Agile has replaced waterfall, but have quality outcomes changed?

by

The software industry is moving very quickly from the traditional waterfall model to the agile methodology. We’re certainly producing software more quickly, but is the software we’re producing any better? Before we get into that though, let’s look at the reasons for this shift in mindset from waterfall to agile.

Firstly, there are a few concerns with the waterfall approach which are re-emphasized time and again. They include:

  1. The inability to adopt changes during the development phase because of initial scope freeze. (If the design phase has gone wrong, things can get very complicated in the implementation phase.)
  2. Key decisions are taken with little knowledge of project and product.
  3. Resource planning is not accurate as the full scope is not clear early in the cycle.
  4. Critical performance and integration issues are identified only at the end of the release cycle, (and the cost of fixing a problem at the end is very high).
  5. Working software is available only when testing is completed at the end of the release cycle.
  6. The feedback from stakeholders and customers is received very late, resulting in features not meeting their expectations. (Feedback is available only during UAT, which is too late and expensive to implement.)
  7. Deployment is possible only when all work is finished.
  8. Usually quality is addressed very late in the cycle, resulting in poor delivery.

The agile methodology facilitates an easy way to receive recurring feedback from the customers early in the release cycle, and thus will have a positive impact on the overall quality of the product.

The feedback comes from intermediate releases or quality checks before going to production. It also comes from more tests, build cycles, and early dialogue with customers.

Figure A: Acceptance of agile and waterfall methodologies based on success rate

The above results are based on the analysis of functional quality more than the structural quality.

However, structural quality is an integral part of the software product or project. Using static analysis tools -- which carry out the testing and validation of the software’s inner structure, source code, and design -- we can detect major architectural issues or design flaws in time.

Based on my experience as a Scrum Master, I have seen that in enterprise ADM, it is not always easy to reconcile the agile method with architectural constraints placed on legacy system components.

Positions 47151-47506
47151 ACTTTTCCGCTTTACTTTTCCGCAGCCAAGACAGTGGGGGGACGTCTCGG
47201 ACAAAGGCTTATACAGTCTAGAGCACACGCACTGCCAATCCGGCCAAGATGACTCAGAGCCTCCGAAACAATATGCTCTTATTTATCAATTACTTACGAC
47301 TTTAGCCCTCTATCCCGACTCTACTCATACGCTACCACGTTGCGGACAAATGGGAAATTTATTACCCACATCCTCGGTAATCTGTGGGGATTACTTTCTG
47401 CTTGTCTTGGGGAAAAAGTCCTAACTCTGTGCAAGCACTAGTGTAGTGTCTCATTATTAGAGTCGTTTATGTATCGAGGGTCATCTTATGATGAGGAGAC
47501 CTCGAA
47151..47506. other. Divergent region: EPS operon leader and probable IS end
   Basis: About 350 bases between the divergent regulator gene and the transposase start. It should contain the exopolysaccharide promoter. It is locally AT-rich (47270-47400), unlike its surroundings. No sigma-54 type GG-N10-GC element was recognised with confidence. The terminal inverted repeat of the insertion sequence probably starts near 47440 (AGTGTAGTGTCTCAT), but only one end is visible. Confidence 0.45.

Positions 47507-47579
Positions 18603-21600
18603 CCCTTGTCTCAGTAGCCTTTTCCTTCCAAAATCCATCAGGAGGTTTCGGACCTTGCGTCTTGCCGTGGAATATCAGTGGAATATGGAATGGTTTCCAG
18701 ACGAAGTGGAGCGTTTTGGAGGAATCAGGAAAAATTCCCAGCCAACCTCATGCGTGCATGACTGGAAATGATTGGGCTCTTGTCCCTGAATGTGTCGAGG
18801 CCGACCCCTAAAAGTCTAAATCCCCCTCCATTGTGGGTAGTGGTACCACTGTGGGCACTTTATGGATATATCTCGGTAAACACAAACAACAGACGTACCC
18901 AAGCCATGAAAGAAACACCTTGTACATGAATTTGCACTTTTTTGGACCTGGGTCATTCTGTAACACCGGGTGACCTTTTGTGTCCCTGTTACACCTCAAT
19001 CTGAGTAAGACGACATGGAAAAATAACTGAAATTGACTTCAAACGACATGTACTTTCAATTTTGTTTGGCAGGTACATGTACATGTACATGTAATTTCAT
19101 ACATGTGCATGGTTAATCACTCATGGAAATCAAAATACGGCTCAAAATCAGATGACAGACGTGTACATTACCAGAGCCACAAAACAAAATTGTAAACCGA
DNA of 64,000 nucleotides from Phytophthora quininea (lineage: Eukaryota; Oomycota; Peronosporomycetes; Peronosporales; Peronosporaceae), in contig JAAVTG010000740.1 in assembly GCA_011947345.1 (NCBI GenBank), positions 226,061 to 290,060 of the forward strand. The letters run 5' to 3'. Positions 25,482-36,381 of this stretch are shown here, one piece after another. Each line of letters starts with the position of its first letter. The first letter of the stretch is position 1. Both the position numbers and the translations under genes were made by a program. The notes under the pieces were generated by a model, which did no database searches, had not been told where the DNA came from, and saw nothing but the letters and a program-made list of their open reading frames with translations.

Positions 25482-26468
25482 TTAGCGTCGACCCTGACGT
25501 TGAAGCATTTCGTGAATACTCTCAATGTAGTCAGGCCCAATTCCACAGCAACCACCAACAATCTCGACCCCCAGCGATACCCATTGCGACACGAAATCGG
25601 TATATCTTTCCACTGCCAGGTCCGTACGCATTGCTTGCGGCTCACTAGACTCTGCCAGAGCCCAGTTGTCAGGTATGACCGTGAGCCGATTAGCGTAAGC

Therefore, introducing static analysis checks can make a big difference. The true value lies in the ability to track the evolving architecture of an agile project and how that fits with the overall application landscape.

As a Scrum Master, I was always looking for a solution which ensured a complete quality assurance by:

  1. Performing code and architectural reviews on the application or product being tested based on a defined set of rules.
  2. Prioritizing issues based on their impact on the business areas, functional features, module, and code.
  3. Giving a clear view on the key quality indicators such as security, performance, architecture, robustness, maintainability, transferability, and much more.

I couldn’t find anything close to what CAST offered. Therefore, I knew CAST was the right fit for me.

Filed in: Software Quality
Get the Pulse Newsletter  Sign up for the latest Software Intelligence news Subscribe Now <>
Open source is part of almost every software capability we use today. At the  very least libraries, frameworks or databases that get used in mission critical  IT systems. In some cases entire systems being build on top of open source  foundations. Since we have been benchmarking IT software for years, we thought  we would set our sights on some of the most commonly used open source software  (OSS) projects. Software Intelligence Report <> Papers
In our 29-criteria evaluation of the static application security testing (SAST)  market, we identified the 10 most significant vendors — CAST, CA Veracode,  Checkmarx, IBM, Micro Focus, Parasoft, Rogue Wave Software, SiteLock,  SonarSource, and Synopsys — and researched, analyzed, and scored them. This  report shows how each measures up and helps security professionals make the  right choice. Forrester Wave: Static Application Security Testing, Q4 2017  Analyst Paper
This study by CAST reveals potential reasons for poor software quality that  puts businesses at risk, including clashes with management and little  understanding of system architecture. What Motivates Today’s Top Performing  Developers Survey
Jayesh Golatkar Associate VP of Product Development at Deloitte India
Dynamic professional with right attitude and strong technical background. Passionate about Product development & conceiving new ideas. An Inspiring lead, effective communicator with excellent team building & interpersonal skills. Believes in leading by example. Successful in building & executing Product strategies. Proven ability to drive teams & product to success.
Load more reviews
Thank you for the review! Your review must be approved first
Rating
New code

You've already submitted a review for this item

|